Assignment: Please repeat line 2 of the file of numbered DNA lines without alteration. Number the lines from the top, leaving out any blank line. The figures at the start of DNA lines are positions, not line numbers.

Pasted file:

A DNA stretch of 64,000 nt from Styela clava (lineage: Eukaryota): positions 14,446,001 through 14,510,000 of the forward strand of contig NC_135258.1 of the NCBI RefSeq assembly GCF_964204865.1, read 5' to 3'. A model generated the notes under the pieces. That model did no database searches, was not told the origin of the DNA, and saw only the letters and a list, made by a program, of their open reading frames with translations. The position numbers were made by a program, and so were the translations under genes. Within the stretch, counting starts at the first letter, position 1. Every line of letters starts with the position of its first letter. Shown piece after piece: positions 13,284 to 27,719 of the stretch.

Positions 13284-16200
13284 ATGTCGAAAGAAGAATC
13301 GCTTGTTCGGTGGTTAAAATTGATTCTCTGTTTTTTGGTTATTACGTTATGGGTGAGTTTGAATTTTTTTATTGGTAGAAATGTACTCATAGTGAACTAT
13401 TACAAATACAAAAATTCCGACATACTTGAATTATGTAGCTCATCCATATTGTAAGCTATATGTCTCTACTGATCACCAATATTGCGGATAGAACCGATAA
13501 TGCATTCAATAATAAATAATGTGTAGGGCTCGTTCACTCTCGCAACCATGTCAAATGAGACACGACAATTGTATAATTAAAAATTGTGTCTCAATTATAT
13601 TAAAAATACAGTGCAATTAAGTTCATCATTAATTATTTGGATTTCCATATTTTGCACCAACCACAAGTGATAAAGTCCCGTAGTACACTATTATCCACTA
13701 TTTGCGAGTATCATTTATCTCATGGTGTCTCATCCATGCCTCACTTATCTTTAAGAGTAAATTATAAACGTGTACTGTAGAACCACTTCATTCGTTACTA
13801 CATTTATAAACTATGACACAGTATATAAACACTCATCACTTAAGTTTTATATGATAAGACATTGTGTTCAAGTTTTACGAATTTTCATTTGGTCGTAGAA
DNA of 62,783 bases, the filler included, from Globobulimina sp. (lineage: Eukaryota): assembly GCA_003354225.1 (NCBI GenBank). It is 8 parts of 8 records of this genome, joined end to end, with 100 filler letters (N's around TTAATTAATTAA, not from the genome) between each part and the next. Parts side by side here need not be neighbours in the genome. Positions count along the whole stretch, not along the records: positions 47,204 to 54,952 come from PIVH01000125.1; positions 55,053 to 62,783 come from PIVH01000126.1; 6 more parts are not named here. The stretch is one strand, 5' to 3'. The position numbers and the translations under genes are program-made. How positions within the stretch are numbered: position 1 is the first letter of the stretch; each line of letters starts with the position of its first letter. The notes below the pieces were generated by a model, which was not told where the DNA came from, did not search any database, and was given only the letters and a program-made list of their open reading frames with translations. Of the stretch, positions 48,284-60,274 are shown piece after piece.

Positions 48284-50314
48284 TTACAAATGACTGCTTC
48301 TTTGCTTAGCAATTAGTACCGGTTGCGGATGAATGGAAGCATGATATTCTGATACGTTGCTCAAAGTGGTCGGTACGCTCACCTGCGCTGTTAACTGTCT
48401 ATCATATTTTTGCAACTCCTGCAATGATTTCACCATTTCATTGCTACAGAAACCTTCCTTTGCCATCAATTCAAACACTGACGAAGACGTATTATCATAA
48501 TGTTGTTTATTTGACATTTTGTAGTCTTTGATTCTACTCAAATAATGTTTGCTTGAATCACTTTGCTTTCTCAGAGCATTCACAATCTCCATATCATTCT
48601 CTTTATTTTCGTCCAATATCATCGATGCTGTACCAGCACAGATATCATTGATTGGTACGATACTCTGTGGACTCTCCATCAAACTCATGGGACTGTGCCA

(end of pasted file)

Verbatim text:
Positions 13284-16200